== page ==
If old guard Republicans in Hamilton County were the type to use Internet slang, they might be typing “smh” when they see what is going on with their county and the Ohio Democratic Party these days.
“Scratching my head,’’ for those who don’t keep up with internet slang.
There was a time, a few decades ago, when the Ohio Democratic Party barely acknowledged the existence of Hamilton County; they turned their heads and pretended extreme southwest corner of the state didn’t exist because it was so thoroughly Republican.
An automatic recount is warranted in the race for the ninth and final Cincinnati City Council seat between Republican Amy Murray and Democrat Laure Quinlivan, but it is up to Quinlivan whether the recount will go forward.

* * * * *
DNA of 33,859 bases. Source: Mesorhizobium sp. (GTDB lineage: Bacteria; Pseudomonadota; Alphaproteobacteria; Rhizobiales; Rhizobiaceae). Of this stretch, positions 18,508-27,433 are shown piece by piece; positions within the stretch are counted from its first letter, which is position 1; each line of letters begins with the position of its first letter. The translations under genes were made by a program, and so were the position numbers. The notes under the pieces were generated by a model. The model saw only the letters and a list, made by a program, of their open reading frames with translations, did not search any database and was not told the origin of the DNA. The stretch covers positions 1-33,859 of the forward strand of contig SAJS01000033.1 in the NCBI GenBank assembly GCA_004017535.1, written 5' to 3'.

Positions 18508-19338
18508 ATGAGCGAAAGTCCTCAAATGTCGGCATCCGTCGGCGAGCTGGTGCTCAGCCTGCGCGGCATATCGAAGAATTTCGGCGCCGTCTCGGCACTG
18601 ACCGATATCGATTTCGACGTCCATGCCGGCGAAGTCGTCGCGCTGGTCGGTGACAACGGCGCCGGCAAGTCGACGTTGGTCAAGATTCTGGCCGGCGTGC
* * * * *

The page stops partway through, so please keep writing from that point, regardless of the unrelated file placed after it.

In the official count by the Hamilton County Board of Elections done this week, Murray led Quinlivan by 859 votes – within the one-half percent difference that triggers an automatic recount.
But Sally Krisel, the deputy director of the board of elections, said Quinlivan could ask the board not to do the recount.
Light travels at the speed of 186,000 miles per second.
Cincinnati’s mayor-elect, John Cranley, has been pushing that speed limit in the 12 days since he won a landslide victory in a low-turnout election.
He has put together a seven-member majority of the new nine-member council to convince the Port Authority of Greater Cincinnati to back off issuing $85 million in bonds for the long-term lease of Cincinnati’s parking meters and five city garages – a deal that would have put that money into the city’s coffers as an upfront payment.